Concho River Review – Spring/Summer 2019
It doesn’t matter if you gravitate toward fiction, nonfiction, or poetry when cracking open a new issue of literary magazine—the Spring/Summer 2019 Concho River Review has you covered.
John Blair kicks off the issue with “The Glass Mountain,” a piece that drips dark energy. Ray’s young, troubled niece moves in with him and his wife after her mother dies. Sexual and violent tension build throughout the story, finally culminating in an explosion of darkness.
In nonfiction, Brandon Daily revisits a dark time in his own life in “A Moment In Our Life, Again,” an intimate taste of the turmoil a couple feels when trying for children and experiencing multiple miscarriages. Daily gives the point of view of the father in the heartbreaking scenario, his pain orbiting his wife’s. The piece takes place as Daily waits outside the bathroom door, waiting for bad news, and then moves backward to shed light on the years and previous miscarriages that led up to this one, the moment suspended, hanging over readers like a shadow.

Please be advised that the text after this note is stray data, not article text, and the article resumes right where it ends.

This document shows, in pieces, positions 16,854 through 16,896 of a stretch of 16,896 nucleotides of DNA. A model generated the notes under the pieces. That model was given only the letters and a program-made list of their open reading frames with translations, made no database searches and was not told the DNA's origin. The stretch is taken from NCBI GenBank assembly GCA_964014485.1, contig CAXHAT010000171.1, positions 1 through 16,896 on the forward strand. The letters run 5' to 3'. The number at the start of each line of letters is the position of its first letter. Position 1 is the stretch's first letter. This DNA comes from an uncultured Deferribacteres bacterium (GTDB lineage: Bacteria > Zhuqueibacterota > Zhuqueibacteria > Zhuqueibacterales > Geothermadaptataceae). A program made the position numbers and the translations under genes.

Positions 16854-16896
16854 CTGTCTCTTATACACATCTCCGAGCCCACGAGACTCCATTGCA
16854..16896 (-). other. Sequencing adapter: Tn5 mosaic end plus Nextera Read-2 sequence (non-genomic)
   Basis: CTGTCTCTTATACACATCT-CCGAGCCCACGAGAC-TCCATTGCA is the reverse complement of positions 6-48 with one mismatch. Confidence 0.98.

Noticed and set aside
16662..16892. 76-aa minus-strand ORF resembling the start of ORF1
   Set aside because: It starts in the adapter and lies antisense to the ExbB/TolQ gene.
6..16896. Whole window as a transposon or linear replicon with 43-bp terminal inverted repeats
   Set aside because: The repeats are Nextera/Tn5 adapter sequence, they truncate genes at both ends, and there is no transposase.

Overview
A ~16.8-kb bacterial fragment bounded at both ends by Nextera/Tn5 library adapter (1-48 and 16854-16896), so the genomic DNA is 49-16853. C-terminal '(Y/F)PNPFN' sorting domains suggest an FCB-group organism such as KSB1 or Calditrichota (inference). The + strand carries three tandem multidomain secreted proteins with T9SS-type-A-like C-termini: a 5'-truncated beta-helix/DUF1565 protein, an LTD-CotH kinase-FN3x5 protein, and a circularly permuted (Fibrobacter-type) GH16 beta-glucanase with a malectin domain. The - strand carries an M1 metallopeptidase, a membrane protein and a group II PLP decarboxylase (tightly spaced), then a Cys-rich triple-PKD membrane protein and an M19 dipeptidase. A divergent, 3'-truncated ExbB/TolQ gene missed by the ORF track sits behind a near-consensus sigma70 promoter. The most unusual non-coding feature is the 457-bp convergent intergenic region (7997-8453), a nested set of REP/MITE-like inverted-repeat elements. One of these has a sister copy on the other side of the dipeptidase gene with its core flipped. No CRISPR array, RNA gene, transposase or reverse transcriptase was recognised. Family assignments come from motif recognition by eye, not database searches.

The issue concludes with twenty-seven poems by twenty-seven poets. Some of my favorites include “Migratory Bird Count” by Walter Bargen, a light piece on perception; “Some Good News” by Grant Clauser who points out the little bits of human kindness and comfort we can cling to; “AX” by Timothy Krcmarik, a small study on the speaker’s five-year-old son; and “Hunger” by Elena Lelia Radulescu, wives’ tales exploring the delicate balance of loneliness. Regardless of which poem a reader decides to start with, all are straight forward narratives telling stories in clear voices.
Both poetry and prose in this issue of Concho River Review promise readers a satisfying selection.
Review by Katy Haas